Crazy American double standards on terrorism

Even John McCain (middle) might blanch at being bookended by "warriors" Lindsey Graham (left) and Bill Kristol (right)
John McCain (middle) bookended by “warriors” Lindsey Graham (left) and Bill Kristol (right)

W.J. Astore

In his latest introduction at, Tom Engelhardt reveals a remarkable double standard — perhaps craziness is a better term — in the U.S. approach to terrorism in the wake of the Paris attacks.  Prominent “conservative” leaders are calling for a major U.S. military invasion of territory controlled by ISIS, even though they know that ISIS has the “home field advantage.”  They know, in short, that such an invasion will be both risky and costly, spreading chaos even further in the region, but they just can’t help themselves: they must “do something,” and the “something” in this case is sending other people’s sons and daughters into harm’s way.

But when it comes to incurring any risk, no matter how remote, to the American “homeland” from allowing refugees fleeing the chaos of the Middle East (chaos partly made by the USA and its previous military interventions, of course) to enter, these same conservative leaders cower.  We can’t let “them” in. Too dangerous!

So, where the U.S. has an overwhelming “home field” advantage, these self-styled warriors retreat into paralyzing timidity.  “Not in my backyard,” they say.  But we sure as hell will send “our” troops into their backyards.  See how brave we are in taking the fight to ISIS?

Here is Engelhardt’s introduction that so clearly highlights this tension:

In Washington, voices are rising fast and furiously. “Freedom fries” are a thing of the past and everyone agrees on the need to support France (and on more or less nothing else). Now, disagreements are sharpening over whether to only incrementally “intensify” the use of U.S. military power in Syria and Iraq or go to “war” big time and send in the troops. The editor of the right-wing Weekly Standard, Bill Kristol, is already calling for 50,000 American troops to take the Islamic State’s “capital,” Raqqa. Republican presidential candidate Senator Lindsey Graham, who has been urging that another 20,000 troops be dispatched to the region for months, offers this illuminating analogy to sports: “I’m looking for an away game when it comes to ISIL, not a home game. I want to fight them in their backyard.”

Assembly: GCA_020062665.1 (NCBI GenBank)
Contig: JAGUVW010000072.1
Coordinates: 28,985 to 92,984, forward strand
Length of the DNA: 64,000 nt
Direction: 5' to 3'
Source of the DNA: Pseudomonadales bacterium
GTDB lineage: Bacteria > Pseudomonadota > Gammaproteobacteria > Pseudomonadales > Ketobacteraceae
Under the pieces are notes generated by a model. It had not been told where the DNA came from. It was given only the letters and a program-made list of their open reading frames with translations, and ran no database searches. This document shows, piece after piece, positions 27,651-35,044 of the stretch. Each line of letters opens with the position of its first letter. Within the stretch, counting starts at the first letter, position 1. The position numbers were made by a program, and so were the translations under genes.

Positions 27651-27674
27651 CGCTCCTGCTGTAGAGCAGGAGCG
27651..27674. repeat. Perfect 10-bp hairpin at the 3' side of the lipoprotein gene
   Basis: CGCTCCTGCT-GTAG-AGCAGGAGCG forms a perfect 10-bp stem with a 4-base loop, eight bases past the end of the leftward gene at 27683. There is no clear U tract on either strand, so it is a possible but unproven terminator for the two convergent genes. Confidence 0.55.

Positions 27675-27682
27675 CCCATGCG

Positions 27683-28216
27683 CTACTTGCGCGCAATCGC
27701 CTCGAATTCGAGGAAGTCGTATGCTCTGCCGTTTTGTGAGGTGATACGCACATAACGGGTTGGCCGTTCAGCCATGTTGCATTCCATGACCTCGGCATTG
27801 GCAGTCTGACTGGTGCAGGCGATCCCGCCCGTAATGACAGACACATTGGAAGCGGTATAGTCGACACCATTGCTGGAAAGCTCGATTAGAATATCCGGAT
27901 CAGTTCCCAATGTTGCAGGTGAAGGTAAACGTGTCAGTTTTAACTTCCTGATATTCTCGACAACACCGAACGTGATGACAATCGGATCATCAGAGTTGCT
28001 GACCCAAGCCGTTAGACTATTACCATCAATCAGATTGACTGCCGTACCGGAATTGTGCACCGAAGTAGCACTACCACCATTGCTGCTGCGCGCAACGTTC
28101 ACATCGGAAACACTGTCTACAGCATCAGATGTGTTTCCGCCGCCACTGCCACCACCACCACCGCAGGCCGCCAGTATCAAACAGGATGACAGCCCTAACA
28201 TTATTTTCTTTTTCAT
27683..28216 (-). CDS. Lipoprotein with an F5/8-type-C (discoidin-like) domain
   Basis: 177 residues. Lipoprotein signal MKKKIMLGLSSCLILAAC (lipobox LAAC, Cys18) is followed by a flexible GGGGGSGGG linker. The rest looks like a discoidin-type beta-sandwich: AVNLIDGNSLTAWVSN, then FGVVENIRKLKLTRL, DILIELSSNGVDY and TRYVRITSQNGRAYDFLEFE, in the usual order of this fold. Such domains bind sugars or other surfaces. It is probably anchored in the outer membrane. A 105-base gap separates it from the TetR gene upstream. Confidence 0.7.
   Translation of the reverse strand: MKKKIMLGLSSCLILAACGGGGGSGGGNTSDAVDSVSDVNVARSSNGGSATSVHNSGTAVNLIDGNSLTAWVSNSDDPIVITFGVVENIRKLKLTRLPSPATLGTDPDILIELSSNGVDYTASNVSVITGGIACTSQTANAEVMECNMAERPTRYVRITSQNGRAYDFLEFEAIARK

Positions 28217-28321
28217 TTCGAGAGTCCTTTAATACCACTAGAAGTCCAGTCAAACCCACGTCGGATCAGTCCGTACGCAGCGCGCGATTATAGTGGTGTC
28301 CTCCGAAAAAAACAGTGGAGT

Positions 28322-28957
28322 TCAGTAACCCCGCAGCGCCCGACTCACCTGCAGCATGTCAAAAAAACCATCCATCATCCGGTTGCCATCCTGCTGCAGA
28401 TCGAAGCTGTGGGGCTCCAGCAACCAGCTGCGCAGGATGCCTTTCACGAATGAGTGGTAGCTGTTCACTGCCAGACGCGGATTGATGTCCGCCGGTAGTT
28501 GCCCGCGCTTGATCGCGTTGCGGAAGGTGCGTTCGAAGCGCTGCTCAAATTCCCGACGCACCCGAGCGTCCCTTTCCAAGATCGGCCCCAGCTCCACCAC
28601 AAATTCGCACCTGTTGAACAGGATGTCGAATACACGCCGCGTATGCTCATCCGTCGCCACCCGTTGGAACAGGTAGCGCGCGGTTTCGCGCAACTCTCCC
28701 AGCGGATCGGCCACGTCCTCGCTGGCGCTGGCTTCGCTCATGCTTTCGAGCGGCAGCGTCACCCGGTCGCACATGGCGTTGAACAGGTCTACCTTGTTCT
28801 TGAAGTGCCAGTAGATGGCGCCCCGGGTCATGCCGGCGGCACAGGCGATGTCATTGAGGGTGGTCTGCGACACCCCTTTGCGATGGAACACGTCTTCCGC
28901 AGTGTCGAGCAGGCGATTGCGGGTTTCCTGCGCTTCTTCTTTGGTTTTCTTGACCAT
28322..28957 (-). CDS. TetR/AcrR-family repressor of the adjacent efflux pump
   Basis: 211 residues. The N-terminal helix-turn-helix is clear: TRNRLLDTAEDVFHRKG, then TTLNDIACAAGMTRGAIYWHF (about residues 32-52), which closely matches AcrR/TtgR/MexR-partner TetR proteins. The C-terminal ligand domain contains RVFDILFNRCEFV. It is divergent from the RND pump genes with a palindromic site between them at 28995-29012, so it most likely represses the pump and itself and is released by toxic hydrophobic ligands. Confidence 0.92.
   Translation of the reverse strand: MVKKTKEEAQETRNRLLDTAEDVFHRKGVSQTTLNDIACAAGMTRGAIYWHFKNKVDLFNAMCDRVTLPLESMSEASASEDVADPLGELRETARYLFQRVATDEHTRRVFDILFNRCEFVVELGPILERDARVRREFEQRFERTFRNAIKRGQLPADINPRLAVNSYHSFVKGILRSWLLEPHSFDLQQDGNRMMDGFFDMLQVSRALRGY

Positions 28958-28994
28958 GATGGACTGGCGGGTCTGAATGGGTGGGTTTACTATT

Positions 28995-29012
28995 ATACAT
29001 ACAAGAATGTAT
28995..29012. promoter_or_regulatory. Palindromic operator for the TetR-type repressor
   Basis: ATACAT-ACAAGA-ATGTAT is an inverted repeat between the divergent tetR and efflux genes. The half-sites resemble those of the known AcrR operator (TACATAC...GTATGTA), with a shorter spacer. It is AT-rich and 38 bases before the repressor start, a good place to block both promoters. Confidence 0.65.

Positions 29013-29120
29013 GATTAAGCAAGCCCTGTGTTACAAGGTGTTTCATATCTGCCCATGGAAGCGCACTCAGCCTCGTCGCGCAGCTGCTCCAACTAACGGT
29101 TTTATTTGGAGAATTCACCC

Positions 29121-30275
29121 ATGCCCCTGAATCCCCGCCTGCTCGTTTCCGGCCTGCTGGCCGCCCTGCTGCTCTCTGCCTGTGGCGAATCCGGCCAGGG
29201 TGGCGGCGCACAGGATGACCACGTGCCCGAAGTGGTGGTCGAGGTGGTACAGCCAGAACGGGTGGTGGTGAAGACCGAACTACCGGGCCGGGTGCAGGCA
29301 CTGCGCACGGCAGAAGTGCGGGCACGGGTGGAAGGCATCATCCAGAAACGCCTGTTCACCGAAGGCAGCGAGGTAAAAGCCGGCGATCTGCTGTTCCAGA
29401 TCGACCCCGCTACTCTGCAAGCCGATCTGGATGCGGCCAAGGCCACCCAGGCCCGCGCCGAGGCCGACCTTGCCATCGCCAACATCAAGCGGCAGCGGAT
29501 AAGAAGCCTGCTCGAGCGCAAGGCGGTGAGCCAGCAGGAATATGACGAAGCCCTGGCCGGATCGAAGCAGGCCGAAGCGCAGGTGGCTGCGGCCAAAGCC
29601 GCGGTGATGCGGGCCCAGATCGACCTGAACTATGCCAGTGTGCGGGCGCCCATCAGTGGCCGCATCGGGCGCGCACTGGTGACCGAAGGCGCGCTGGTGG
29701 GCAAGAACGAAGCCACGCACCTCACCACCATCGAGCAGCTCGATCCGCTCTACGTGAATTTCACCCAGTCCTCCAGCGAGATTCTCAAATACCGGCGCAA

And don’t forget that increasingly angry sideline discussion about the Obama administration’s plan to let 10,000 Syrian refugees, carefully vetted for up to two years, trickle into the country.  Alternatives proposed include setting up even harsher, more time-consuming vetting processes to insure that few of them can make it, allowing only certified, God-fearing Christian Syrians in while — give a rousing cheer for the “clash of civilizations” — leaving Muslims to rot in hell, or just blocking the whole damn lot of them.

I’m all for Bill Kristol and Lindsey Graham’s warrior fervor.  I wish them every success as they deploy to Raqqa in their “away game” against ISIS.

8 thoughts on “Crazy American double standards on terrorism

  1. What is most striking in those who want to deploy U.S. troops in a substantial way to Iraq again is that they avoid any discussion about the Moslem world including Iraqi troops, who are probably mostly Shiites, to confront the “Islamic State.”

    The refugees flowing into Europe are from other countries in the Middle East, not just Syria.

    The religion of Islam is off the table in the article, but there is an Islamic history that Englehardt ignores. Islam is more than a religion, it is a way of life and laws which embrace government. How compatible is Islam with democracy and freedom? One only has to view how Islam is practiced to see that are conflicts. Islam does not have a recent history of tolerance towards other religions. Also, Islamic countries and organizations have ignored the Armenian Genocide and some have sided with Turkey’s denial of the Armenian Genocide. To ignore history to fit into a perceived agenda may be disastrous. Of course, we want and desire people of all religious to live harmoniously. But wanting it is not enough.